Bob was amazingly talented and influenced a politically conscious movement through his music.  This soulful singer and crowd rocker was also very famous for the example and courage he displayed at the One Love Peace Concert in 1978 when he asked two men to join him on stage as a sign to the people that unity would come.  The opposing men were Michael Manley, member of the People’s National Party and Prime Minister since 1972 and Edward Seaga, member of the Jamaican Labour Party.  Both had involved heavy gangsters and corrupt police officers to gain power in Jamaica.  Lots of blood was shed and lives lost during this era.   Some of the issues a majority of Jamaicans were concerned about were financial instability and the need for development all over the country.  Bob simply wanted unity and equality for his beloved people.  After some local acts, Jacob “Killer” Miller and Peter Tosh blessed the stage Bob was ready.  While performing the song “Jammin” Manley and Seaga joined Bob on stage.

Bob had well established himself as a revolutionary.  His entire career prepared him for this moment. He was no stranger to injustice or speaking for those who couldn’t. A true striva for the people.  Music was his gun and he used it well to spread the truth about the peoples struggles. Bob spoke out against those who subscribed to oppression.  No matter how much sorrow he expressed, Bob always had a lyric to pull us back up.  The ammunition he has is endless because his music lives on generation after generation through memorable melodies that soothe the soul and motivate us to “push on through.”

Rebel Artistry’s Top Ten list of Bob Marley’s most politically charged and influential songs.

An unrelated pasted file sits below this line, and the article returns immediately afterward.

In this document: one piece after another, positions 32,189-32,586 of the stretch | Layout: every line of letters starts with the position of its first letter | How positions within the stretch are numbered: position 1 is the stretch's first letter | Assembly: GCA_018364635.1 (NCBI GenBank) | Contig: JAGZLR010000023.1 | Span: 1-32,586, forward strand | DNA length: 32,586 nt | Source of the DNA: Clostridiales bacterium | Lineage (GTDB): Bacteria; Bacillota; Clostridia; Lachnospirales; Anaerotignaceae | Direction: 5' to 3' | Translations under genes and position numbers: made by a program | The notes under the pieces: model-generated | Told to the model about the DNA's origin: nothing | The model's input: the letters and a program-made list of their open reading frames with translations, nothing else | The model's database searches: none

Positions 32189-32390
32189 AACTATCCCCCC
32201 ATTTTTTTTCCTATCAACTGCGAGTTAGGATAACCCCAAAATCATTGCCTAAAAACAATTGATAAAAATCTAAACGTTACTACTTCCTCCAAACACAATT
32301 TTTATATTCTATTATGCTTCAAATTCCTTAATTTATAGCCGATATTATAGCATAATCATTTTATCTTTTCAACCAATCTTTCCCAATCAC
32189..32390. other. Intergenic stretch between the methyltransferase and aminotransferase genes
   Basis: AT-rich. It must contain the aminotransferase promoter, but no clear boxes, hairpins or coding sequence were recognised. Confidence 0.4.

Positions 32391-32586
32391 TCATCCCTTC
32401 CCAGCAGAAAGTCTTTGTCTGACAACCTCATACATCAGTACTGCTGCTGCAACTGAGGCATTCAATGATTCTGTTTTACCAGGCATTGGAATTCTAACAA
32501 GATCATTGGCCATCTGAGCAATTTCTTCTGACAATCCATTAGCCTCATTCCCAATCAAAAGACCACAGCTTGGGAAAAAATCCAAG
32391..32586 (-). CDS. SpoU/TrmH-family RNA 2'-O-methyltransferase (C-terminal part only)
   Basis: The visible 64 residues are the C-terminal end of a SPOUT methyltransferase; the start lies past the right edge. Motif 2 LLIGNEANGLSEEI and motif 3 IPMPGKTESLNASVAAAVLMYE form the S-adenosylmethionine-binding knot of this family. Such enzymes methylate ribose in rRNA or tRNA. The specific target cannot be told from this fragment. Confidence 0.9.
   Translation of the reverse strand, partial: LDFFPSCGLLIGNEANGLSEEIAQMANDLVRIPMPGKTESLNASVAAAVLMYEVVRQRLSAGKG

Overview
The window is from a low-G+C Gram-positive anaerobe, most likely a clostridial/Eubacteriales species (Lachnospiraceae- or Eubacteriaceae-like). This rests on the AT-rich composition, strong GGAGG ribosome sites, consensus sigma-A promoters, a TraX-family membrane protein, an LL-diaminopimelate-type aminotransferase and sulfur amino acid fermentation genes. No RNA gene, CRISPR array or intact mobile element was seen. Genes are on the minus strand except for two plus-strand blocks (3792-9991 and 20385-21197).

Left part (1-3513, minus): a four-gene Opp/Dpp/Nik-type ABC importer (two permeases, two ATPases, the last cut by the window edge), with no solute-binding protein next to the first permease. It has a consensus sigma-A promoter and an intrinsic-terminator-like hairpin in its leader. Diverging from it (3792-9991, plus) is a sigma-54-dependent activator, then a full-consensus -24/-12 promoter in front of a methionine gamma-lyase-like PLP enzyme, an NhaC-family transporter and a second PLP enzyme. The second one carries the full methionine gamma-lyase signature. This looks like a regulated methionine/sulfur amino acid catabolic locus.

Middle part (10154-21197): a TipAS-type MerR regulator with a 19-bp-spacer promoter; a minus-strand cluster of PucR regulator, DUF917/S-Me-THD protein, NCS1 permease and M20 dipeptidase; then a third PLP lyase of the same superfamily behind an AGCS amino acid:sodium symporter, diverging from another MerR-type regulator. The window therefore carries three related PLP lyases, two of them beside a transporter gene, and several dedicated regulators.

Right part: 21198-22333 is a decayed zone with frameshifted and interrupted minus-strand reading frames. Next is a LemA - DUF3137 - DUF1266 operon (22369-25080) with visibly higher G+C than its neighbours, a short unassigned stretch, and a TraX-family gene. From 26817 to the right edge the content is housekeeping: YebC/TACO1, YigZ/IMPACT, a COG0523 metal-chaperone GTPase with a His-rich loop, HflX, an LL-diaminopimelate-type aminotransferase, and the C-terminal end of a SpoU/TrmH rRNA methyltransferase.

1. War
2. Get Up, Stand Up
3. Wake Up and Live
4. Buffalo Soldier
5. Ambush in the Night

6. Slave Driver
7. Africa Unite
8. Zimbabwe
9. Stiff Necked Fools
10. Concrete Jungle

http://www.youtube.com/watch?v=tVmQY5ahHkk
The Honor Rebel Robert Nesta Marley was a great man and had so many uplifting songs so we thought we’d share the rest of our long list. Enjoy!

Rat Race
Who the Cap Fit
400 Years
Burnin’ and Lootin’
Coming in from the Cold
Survival
I Shot the Sheriff
Guiltiness
Duppy Conqueror
The Heathen
So Much Trouble in the World
One Love/People Get Ready
No More Trouble
Them Belly Full, But We Hungry
Zion Train

Afro Punk Rocks!!!

Afro Punk in the simplest terms is a merge between people of African descent and punk, rock, or other alternative forms of music.  On the global scene, “black music” consists of soulful melodies, wicked bass rifts, and is modular or minor based in structure.  As people of color we are expected to listen to music from Gil Gelberto, Alicia Keys, Aretha Franklin, and James Brown, to Mos Def and Mary J Blige.  Now they are all amazing in their own right but AfroPunk is a true work of art as well.  The fusion of so many genres and sounds is a challenging yet exciting task for the talented musicians who choose to delve into the culture.  Many people don’t realize how many similarities there are between these styles of music.  In 1977, Bad Brains, one of the most popular bands in the Afro-meets-punk-meets-Rock genre, was formed in Washington, D.C.  They also had a heavy reggae influence in their music.